4. Inability of the patient to be properly positioned
5. A code situation

We followed a prescribed measurement technique (Table 2) to determine the internal jugular vein aspect ratio in all volunteers and patients. Measurements of the volunteers were made with a Site‐Rite 3 Ultrasound System (Bard Access Systems, Inc., Salt Lake City, UT) using a 9.0‐MHz transducer. Measurements of the critically ill patients were made with a SonoSite MicroMaxx ultrasound system (SonoSite, Inc., Bothell, WA) using a 10.5‐MHz transducer. Study team physicians initially were blinded to actual measured CVP. Internal jugular vein aspect ratio and CVP were measured at tidal volume end‐expiration for all patients. One measurement was obtained for each patient, with measurements being made by 1 of 4 physicians (2 intensivists, 1 critical care fellow, and 1 chief medicine resident). With no specific ultrasound training and with only minimal practice, the physicians could obtain the optimal aspect ratio within a few seconds (Figure 1).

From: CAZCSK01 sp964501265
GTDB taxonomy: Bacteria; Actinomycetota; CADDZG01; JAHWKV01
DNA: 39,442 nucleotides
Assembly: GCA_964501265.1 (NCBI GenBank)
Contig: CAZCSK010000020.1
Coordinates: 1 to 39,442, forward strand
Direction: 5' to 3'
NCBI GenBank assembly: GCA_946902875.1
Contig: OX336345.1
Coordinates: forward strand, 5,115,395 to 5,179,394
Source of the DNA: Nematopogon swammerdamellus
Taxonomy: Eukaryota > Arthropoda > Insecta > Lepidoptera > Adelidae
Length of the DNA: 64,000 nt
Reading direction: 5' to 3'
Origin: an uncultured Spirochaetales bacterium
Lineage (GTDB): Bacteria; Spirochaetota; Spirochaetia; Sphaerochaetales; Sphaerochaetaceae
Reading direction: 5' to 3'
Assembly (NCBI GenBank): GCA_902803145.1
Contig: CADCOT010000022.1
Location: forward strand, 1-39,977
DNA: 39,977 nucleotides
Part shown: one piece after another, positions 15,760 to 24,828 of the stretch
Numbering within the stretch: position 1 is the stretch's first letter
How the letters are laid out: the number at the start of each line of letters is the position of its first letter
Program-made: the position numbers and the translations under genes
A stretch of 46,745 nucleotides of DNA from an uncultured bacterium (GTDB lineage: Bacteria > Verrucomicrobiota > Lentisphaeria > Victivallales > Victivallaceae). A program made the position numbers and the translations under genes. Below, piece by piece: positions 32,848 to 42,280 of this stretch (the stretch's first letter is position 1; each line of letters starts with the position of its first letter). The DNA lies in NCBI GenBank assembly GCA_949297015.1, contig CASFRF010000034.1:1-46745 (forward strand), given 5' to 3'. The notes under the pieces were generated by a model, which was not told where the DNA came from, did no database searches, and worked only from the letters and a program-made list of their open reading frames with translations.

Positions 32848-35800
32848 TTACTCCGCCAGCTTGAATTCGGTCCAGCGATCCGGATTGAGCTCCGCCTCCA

Figure 1

Measurement of aspect ratio. Cross‐sectional transverse‐plane ultrasound image shows the right internal jugular vein and the common carotid artery. The internal jugular vein aspect ratio (height/width) in this example is 0.77.

Internal Jugular Vein Measurement Process
1. Position the patient supine (0) with head and legs flat, ensuring overall comfort. A small pillow can be used to help keep head, neck, and trunk aligned
2. Have the patient rotate his or her head slightly to the side (<30) to expose the internal jugular vein